“I was told to call the family and get them to the hospital as quickly as possible.”

The extent of Michael’s head injuries were so horrific there was a strong possibility he might be left brain dead.

“When I arrived I was told that Michael had a number of contusions on the brain and the next 48 hours would be critical.”

It was some days later before Michael was conscious again.

He was placed in an induced coma before waking up with post-trauma amnesia.

“Michael woke up not knowing his own name or what had happened to him.

“He didn’t eat or sleep and had basically lost his mind. He still had a lot of the dirt and gravel on his face. They weren’t able to do a deep clean as they feared it might aggravate the brain.”

Michael had a long recovery ahead.

“Michael’s brain injury made him unaware of what was happening. I was living his reality.

“The nurse explained that there was a lot of rewiring of the brain to be done.

“She asked me when I was getting married and I told her August 2018. It shocked me when she said that Michael ‘might just about be okay’ as the wedding was a whole year away at the time.

“I was told to get plenty of rest as I was going to be Michael’s carer.

“They advised me that it was not going to be a sprint but a marathon.”

Post-traumatic amnesia was just one of the effects of Michael’s accident.

“He suffered with post-traumatic amnesia at the start. His perception of reality had become skewed.

“In his mind, he was 25 years old and living in the South of France. He might read an article in the newspaper and believe that was his own reality. In one bizarre conversation, he told me that the hospital was for sale.”

Now, after his miraculous recovery, Michael describes the new lease of life Headway’s upcoming construction project has given him.

“I’ll never be working for a multinational at the level I was working at but this is something I could take on even with my brain injury,” he said.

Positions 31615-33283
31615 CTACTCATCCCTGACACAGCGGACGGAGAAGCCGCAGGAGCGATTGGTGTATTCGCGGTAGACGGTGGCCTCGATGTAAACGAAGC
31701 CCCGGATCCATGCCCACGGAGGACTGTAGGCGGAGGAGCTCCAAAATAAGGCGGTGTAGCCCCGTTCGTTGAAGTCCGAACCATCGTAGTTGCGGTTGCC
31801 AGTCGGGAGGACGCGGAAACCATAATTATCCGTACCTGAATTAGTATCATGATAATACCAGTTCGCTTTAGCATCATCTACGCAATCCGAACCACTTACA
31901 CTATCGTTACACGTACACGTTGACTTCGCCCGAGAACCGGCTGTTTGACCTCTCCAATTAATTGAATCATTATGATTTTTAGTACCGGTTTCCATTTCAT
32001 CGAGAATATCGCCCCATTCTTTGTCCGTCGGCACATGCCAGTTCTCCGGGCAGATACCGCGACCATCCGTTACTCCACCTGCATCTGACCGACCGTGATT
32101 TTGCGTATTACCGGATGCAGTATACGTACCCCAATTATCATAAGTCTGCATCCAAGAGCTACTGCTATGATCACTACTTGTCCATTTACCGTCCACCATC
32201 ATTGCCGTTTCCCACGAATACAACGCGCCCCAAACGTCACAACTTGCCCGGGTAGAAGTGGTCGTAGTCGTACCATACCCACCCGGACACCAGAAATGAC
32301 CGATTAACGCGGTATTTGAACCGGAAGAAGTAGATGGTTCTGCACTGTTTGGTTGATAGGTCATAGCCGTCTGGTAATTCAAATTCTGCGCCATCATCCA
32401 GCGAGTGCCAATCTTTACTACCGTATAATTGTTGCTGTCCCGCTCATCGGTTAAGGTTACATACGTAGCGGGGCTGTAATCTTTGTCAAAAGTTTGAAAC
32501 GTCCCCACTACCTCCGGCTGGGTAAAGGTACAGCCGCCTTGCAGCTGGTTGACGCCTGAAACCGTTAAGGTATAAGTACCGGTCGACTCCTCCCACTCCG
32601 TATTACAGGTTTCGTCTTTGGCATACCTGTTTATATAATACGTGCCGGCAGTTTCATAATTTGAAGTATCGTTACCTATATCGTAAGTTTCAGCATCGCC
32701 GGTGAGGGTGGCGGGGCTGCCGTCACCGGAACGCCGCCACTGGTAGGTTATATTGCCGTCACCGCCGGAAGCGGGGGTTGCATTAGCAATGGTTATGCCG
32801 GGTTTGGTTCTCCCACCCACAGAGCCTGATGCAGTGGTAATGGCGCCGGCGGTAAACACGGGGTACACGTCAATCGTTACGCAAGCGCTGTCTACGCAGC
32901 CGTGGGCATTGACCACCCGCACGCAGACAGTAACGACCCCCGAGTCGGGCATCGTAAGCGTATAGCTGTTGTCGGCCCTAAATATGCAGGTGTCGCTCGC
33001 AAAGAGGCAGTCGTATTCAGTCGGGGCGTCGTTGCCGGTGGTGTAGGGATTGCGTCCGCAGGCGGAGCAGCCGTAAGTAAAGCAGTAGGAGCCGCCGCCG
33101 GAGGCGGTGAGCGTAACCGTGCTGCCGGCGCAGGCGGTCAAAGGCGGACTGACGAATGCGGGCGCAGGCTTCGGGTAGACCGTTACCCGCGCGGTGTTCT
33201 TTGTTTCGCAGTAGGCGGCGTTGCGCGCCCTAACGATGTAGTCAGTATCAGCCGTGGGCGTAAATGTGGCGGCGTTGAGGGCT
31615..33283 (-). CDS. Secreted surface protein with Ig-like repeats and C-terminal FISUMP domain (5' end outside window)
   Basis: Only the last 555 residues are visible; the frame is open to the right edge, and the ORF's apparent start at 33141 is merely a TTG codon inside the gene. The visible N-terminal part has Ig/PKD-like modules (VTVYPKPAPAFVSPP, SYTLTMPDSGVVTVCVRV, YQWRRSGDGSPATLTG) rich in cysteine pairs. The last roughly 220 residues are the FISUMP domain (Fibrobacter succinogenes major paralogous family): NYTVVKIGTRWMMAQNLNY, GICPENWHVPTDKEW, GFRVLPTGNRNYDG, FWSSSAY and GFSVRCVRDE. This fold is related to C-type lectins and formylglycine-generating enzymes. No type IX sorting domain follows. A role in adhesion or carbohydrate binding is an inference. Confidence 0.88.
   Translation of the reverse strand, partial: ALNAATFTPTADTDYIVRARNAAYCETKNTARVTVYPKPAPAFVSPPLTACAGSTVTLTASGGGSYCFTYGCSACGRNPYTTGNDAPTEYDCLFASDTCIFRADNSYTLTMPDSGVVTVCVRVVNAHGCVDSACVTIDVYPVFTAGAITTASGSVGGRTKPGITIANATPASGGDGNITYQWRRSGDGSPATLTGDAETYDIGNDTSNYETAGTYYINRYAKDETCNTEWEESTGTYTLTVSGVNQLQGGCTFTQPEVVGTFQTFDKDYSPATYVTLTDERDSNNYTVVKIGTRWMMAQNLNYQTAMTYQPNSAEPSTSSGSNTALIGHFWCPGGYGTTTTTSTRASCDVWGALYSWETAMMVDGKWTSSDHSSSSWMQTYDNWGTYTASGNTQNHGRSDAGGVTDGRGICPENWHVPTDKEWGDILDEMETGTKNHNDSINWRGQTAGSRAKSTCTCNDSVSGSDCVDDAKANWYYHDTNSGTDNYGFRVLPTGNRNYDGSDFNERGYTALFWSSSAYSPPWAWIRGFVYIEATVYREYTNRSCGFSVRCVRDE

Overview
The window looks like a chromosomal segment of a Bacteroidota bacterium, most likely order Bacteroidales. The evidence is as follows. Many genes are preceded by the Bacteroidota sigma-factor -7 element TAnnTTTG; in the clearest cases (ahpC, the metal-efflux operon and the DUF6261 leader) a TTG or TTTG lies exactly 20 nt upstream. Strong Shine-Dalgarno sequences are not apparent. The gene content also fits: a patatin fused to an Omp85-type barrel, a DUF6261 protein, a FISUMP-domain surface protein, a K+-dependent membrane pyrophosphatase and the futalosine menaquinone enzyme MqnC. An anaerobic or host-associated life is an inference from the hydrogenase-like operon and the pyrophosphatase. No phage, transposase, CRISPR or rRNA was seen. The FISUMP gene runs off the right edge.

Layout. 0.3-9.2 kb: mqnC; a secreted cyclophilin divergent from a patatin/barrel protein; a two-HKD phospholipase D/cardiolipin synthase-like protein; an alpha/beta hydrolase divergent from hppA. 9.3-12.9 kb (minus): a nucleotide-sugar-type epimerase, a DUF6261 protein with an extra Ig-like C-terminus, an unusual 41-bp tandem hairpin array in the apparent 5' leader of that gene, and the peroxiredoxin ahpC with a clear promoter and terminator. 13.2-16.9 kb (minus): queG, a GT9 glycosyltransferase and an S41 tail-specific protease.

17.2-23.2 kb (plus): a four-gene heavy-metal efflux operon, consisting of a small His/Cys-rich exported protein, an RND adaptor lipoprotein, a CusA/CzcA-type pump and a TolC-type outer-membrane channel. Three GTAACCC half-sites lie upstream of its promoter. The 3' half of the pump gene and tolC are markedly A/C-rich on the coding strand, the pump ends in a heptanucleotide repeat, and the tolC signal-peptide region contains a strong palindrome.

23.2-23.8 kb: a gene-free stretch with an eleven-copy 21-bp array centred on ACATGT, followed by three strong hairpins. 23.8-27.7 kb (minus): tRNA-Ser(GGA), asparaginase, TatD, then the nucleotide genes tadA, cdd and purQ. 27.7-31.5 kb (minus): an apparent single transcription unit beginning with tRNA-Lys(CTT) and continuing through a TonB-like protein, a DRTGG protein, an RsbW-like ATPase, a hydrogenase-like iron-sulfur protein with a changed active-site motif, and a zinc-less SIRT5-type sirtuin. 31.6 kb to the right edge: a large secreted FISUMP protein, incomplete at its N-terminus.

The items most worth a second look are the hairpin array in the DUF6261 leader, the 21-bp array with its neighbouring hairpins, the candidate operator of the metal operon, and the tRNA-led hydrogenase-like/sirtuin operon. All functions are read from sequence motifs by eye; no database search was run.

“Before my brain injury, I was on a senior team that had corporate responsibility. Every year we chose a charity that would benefit from funds. In all that time I had never heard of Headway.

“Now, I’m dependent on them. The charity are way above what they get credit for.”

He emphasised the role Headway has made in his recovery.

“Depression is one of the major things that comes with a brain injury.

“I was in group sessions for a long time. It was great to be put in a setting with other people with brain injuries because I didn’t have to explain myself.

“No matter what question I asked, Headway had heard it a thousand times before. Looking back, I don’t know what I would have done without them. Before I had no appreciation of the kind of work they do in Headway.”

Michael will balance the project with upcoming medical appointments including further reconstruction surgery on his face.

“He had no nose after the accident,” Allana said.

“It had gone right down to the cartilage. It had to be restructured using part of his cheek.”

In spite of their ordeal, the pair still managed to wed last August.

“We thought my nose would be fully fixed in time for the wedding, but unfortunately it didn’t happen that way. The photographer had to take me from the one side,” he joked.

Michael and Allana highlighted their story as part of Headway’s Cork Capital Appeal.

Creators of the initiative are calling on the public to support them in raising funds to make their dream of a new state of the art brain injury facility a reality.

Contributors can also get their workplaces involved by hosting an event.

For more information on how to donate visit or call 1800 400 478

Evening Echo reporter Sarah Horgan meets Michael Noonan, a brain injury survivor who will oversee the construction of a new facility to help others on their rehabilitation journeys